Does participation in university governance add value to a student's academic experience?


During the Apartheid period in South Africa, students at Historically Black Universities were excluded from participating in institutional decision-making affecting their enrollment, fee allocation, academic challenges and general well-being. The Higher Education Act of 1997, changed this situation to a participatory inclusion of the Student Representative Council in university governance where they could influence and promote students’ academic interests. This article draws from a study that was conducted at selected Black universities, to explore the academic benefits derived by students who participated in governance since the change. Issues of free education that have been topical in South Africa and further pose scrutiny on how this achievement is beneficial to the SRC who are central to student development advocacy. Adopting a qualitative research approach, the study sought to understand the academic experiences of the SRC, as participants in the highest decision-making structures at these institutions. Findings from the study suggest that the academic benefit for the SRC as participants in governance is dependent on their level of study, political deployment, time commitments and academic aspirations. There ought to be a deeper interrogation on how best to ensure academic value for students who participate in governance.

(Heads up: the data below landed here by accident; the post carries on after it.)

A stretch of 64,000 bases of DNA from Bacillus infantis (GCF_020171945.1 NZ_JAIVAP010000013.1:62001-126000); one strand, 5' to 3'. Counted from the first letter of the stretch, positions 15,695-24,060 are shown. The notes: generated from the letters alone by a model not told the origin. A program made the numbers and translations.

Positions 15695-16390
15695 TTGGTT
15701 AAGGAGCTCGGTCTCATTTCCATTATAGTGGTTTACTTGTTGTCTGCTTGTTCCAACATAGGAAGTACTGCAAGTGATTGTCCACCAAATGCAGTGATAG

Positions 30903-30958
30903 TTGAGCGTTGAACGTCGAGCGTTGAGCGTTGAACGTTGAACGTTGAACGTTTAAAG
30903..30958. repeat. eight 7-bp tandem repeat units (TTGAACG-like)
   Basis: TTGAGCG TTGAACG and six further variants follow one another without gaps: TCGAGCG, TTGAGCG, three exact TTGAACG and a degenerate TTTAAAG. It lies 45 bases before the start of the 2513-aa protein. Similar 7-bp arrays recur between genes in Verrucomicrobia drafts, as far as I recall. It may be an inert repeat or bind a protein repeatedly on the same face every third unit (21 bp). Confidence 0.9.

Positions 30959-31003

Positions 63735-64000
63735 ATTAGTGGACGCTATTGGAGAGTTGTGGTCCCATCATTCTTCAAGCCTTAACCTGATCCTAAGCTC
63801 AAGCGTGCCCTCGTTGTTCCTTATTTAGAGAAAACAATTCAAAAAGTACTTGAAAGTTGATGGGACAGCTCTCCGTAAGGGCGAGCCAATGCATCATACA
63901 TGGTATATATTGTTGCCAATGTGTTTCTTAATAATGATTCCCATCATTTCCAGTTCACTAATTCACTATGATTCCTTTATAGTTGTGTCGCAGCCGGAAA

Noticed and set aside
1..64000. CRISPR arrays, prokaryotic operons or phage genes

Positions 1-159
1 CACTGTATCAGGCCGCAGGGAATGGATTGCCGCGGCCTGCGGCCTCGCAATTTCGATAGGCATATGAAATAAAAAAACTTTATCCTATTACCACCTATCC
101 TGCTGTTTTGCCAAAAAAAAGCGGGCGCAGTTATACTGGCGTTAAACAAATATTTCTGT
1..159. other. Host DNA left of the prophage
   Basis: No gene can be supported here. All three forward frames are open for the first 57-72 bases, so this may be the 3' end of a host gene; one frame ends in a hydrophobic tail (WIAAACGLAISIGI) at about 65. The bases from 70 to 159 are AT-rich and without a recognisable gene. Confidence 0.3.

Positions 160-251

Author Biographies

V. Mthethwa, Durban University of Technology
Senior Director Human Resources
V. Chikoko, University of KwaZulu-Natal

Professor in Education

School of Education


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How to Cite
Mthethwa, V., and V. Chikoko. 2020. “Does Participation in University Governance Add Value to a student’s Academic Experience?”. South African Journal of Higher Education 34 (4), 211-29.
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